Diversity and Inclusion are increasingly recognised as an important part of business across sectors and geographies. Boards and shareholders understand that diverse teams create products and services that better serve customer needs across segments, drive innovation and creativity, and deliver greater returns than competitors.
In the past decade, D&I has been championed as integral to business success and has received greater attention and investment than ever before. However, are D&I programmes really effective? And which initiatives are actually worth the investment?
We surveyed business leaders to find out. Download our free report to discover how the top CEOs, CTO and HRDs are improving diversity and inclusion.
The State of Diversity in 2021
2021 headlines revealed how far industries still need to reach to achieve equality in representation and opportunity:
- Only 8 of the UK's top 10 companies are led by women
- 2 in 3 non-white staff in the City and Canary Wharf currently face racism at work
- Bullying is driving LGBTQ+ people out of tech
- 90% of both hiring managers and candidates state they want increased diversity in the recruitment process.
Covid-19 served to further threaten the progress of D&I in business. Women and those of ethnic minority backgrounds were significantly more likely to lose their jobs and be made redundant after the furlough ended.
Although D&I representation varies across industries and sectors, minority voices in tech and IT are particularly:
- Only 19% of UK and 17% of European tech specialists are women.
- 40% of men studying STEM subjects but in a sexual minority (not straight) would leave the degree after four years: much higher than the 26% of straight men who would leave.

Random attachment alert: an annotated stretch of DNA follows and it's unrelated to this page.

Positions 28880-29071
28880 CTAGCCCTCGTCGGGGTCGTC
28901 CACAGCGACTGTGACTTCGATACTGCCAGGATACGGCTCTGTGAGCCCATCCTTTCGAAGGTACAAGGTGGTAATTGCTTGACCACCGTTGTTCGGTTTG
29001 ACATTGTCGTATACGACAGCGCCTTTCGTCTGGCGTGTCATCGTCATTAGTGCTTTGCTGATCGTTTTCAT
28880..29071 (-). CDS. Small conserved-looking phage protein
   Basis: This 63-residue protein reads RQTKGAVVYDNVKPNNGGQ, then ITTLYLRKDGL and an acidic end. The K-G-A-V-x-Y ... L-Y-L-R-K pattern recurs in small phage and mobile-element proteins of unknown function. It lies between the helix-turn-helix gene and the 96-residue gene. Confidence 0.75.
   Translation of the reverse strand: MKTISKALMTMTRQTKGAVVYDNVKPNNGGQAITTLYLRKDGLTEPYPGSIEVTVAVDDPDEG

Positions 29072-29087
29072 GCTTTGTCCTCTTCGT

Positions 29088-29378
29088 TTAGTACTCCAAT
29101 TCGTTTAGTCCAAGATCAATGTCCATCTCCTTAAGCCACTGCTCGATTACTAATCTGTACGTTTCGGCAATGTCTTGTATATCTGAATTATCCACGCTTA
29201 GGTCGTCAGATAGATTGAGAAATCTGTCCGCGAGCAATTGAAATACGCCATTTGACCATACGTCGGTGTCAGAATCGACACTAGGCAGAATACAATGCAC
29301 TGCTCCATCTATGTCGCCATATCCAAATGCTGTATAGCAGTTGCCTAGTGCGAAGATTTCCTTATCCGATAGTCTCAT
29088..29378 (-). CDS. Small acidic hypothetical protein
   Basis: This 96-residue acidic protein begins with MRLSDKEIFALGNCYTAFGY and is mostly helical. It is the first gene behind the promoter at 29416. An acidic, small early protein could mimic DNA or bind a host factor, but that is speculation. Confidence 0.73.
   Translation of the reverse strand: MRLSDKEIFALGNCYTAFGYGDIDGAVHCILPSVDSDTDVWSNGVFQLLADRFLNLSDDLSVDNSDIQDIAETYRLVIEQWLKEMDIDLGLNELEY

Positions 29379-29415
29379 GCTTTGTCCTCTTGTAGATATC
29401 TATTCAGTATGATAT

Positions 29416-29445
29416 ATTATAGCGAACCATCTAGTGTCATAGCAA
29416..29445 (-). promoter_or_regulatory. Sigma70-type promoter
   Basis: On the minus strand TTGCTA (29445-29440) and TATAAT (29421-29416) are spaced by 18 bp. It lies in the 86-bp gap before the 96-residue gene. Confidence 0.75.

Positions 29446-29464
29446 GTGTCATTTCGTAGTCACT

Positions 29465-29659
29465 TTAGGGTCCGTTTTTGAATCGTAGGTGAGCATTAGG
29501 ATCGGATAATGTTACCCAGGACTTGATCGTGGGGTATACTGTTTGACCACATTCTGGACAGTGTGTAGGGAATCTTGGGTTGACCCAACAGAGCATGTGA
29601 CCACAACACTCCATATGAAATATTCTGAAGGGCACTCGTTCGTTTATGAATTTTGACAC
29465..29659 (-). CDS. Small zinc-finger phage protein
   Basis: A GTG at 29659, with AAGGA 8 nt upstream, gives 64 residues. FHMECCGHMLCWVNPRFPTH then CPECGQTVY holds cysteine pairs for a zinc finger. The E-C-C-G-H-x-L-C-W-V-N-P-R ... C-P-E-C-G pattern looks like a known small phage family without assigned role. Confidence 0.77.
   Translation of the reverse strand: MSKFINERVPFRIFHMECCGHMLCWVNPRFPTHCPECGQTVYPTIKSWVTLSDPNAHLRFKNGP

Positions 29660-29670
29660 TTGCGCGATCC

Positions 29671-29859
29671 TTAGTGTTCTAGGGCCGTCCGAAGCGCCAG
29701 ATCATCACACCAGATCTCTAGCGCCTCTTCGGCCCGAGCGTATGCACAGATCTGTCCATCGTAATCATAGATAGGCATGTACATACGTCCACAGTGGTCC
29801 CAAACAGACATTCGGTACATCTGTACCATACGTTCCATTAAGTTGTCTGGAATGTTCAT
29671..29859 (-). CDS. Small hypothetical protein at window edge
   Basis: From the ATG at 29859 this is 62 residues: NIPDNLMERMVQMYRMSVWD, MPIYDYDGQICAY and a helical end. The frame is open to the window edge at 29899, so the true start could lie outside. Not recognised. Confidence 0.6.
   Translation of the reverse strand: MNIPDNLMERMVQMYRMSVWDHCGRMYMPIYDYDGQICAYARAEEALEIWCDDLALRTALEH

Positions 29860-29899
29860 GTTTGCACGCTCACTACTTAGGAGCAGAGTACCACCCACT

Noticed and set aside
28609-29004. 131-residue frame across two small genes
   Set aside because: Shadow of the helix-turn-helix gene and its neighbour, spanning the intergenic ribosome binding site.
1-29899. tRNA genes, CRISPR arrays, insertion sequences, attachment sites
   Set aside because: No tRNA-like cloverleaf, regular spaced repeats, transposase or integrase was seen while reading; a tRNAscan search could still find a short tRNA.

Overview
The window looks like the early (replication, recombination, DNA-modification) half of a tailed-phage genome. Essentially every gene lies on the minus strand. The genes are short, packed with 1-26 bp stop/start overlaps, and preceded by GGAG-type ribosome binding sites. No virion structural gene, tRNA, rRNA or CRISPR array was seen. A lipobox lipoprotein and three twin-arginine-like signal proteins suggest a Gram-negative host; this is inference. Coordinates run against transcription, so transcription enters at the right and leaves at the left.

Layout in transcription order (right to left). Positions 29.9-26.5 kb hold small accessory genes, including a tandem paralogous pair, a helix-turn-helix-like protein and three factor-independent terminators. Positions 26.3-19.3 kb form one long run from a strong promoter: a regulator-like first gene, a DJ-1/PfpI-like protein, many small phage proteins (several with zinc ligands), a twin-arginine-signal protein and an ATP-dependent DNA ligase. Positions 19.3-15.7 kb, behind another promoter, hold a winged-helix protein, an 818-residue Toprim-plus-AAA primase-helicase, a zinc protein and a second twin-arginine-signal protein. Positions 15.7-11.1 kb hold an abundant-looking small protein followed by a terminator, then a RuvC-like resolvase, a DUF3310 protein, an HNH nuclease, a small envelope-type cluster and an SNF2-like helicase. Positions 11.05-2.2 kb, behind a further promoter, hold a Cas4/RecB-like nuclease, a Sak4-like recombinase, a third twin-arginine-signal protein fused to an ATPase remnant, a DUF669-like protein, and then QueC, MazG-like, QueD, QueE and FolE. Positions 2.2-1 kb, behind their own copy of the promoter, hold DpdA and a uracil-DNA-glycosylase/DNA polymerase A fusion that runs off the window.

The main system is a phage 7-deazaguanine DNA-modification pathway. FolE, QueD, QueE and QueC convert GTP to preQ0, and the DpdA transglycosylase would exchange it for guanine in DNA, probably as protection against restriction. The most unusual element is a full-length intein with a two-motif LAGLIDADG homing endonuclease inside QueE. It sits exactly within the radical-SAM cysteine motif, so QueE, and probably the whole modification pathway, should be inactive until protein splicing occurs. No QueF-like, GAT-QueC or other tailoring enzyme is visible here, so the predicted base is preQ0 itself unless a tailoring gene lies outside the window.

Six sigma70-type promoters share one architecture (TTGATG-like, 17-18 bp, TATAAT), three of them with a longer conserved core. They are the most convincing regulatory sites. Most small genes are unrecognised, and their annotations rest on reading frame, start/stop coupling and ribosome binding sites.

- Only 9% of BAME IT specialists are at director level, despite 85% of BAME IT professionals having a related degree or higher qualification compared to 66% of white peers.
- 40% of LGBTQ IT professionals have experienced direct homophobic discrimination or harassment at work – rising to half for employees at tech companies Facebook, Oracle, LinkedIn and Netflix
- 74% of diverse professionals working in IT have experienced discrimination at work.
How Leading Businesses Are Finding Diverse Candidates
68% of business leaders report struggling to recruit diverse candidates.
Amongst diverse groups, race was reported as the group that most leaders were finding challenging, with 30% struggling to find candidates across different ethnic backgrounds. Age was reported as the second most challenging diversity group, with 22% of leaders struggling to recruit a wide enough range of age groups.
Download the free report to discover:
- The challenges of recruiting diverse candidates and building an inclusive culture – in the words of business leaders themselves
- Which industries are experiencing the greatest difficulties with diverse recruitment?
- What are businesses doing to improve diversity and inclusion – and which initiatives are succeeding?